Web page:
The following is an excerpt from the article titled Disability and Diabetes Prevention that was originally posted on the Centers for Disease Control and Prevention (CDC) website. The CDC took the opportunity to post specific health resources about diabetes for people with disabilities during November, National Diabetes Month.
“People with intellectual disabilities (ID) receive fewer diabetes exams and less diabetes care than those without disabilities and the prevalence of diabetes among people with ID is 1.5 times the rate of the general population. Type 2 diabetes is preventable and the disparity for people with ID can be addressed. At Special Olympics, we are working towards inclusive health for all by eliminating these health disparities through our fitness and wellness programming.”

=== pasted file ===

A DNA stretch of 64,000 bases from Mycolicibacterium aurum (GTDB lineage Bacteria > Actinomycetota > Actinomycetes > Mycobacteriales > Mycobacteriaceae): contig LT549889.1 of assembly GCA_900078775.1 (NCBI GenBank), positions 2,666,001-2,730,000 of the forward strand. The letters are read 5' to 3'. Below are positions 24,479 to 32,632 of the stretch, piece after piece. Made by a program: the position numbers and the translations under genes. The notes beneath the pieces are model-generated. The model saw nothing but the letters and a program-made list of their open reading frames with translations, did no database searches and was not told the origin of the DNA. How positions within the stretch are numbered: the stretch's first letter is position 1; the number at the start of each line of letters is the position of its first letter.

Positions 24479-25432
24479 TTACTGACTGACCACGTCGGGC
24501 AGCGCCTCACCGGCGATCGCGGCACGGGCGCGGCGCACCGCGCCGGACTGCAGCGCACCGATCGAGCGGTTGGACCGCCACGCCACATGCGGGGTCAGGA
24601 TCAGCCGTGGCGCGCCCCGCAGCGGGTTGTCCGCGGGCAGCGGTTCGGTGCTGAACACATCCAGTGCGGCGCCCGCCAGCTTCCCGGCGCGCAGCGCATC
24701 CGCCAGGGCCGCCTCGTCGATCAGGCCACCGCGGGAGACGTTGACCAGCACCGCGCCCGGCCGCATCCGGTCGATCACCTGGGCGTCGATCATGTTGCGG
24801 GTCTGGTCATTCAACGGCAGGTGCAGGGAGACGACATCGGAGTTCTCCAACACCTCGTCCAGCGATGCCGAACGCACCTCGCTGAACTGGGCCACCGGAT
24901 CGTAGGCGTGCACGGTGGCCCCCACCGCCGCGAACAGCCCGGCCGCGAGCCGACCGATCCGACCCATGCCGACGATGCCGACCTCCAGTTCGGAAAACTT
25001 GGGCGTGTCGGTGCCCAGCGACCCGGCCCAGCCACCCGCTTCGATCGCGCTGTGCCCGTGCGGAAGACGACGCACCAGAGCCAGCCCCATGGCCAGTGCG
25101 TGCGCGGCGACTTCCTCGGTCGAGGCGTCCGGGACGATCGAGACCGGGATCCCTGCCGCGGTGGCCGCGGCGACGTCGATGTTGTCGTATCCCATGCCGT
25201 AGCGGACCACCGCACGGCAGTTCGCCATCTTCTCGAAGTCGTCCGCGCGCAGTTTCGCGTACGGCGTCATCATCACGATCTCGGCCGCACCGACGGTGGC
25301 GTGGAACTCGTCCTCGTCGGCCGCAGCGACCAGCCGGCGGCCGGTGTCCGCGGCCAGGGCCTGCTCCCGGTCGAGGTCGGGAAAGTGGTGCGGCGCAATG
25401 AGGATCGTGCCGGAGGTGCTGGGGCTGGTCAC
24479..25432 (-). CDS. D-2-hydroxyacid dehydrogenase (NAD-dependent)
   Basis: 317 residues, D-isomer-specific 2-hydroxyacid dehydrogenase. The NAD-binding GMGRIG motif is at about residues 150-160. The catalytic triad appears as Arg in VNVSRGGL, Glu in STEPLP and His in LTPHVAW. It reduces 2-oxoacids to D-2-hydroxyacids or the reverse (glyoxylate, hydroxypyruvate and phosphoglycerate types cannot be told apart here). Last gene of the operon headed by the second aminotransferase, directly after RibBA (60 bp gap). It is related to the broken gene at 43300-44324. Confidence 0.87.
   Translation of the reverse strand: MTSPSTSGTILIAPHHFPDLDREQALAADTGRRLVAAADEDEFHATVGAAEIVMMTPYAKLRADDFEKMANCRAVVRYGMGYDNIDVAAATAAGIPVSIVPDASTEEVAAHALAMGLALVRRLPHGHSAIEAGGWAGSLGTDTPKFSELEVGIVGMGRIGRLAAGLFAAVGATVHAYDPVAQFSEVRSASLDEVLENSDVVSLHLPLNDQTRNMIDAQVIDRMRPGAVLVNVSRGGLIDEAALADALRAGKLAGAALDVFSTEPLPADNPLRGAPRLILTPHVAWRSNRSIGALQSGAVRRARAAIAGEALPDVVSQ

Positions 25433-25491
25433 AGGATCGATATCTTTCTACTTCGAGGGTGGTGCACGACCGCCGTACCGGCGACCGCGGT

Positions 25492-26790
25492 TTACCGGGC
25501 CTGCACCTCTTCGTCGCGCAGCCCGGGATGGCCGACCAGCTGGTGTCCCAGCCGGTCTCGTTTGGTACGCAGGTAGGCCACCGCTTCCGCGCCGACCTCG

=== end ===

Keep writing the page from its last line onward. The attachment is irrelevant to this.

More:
Special Olympics Health is supported by cooperative agreement #NU27DD001156 from the U.S. Centers for Disease Control and Prevention (CDC). The contents of this page are the responsibility of Special Olympics and do not necessarily represent the views of CDC.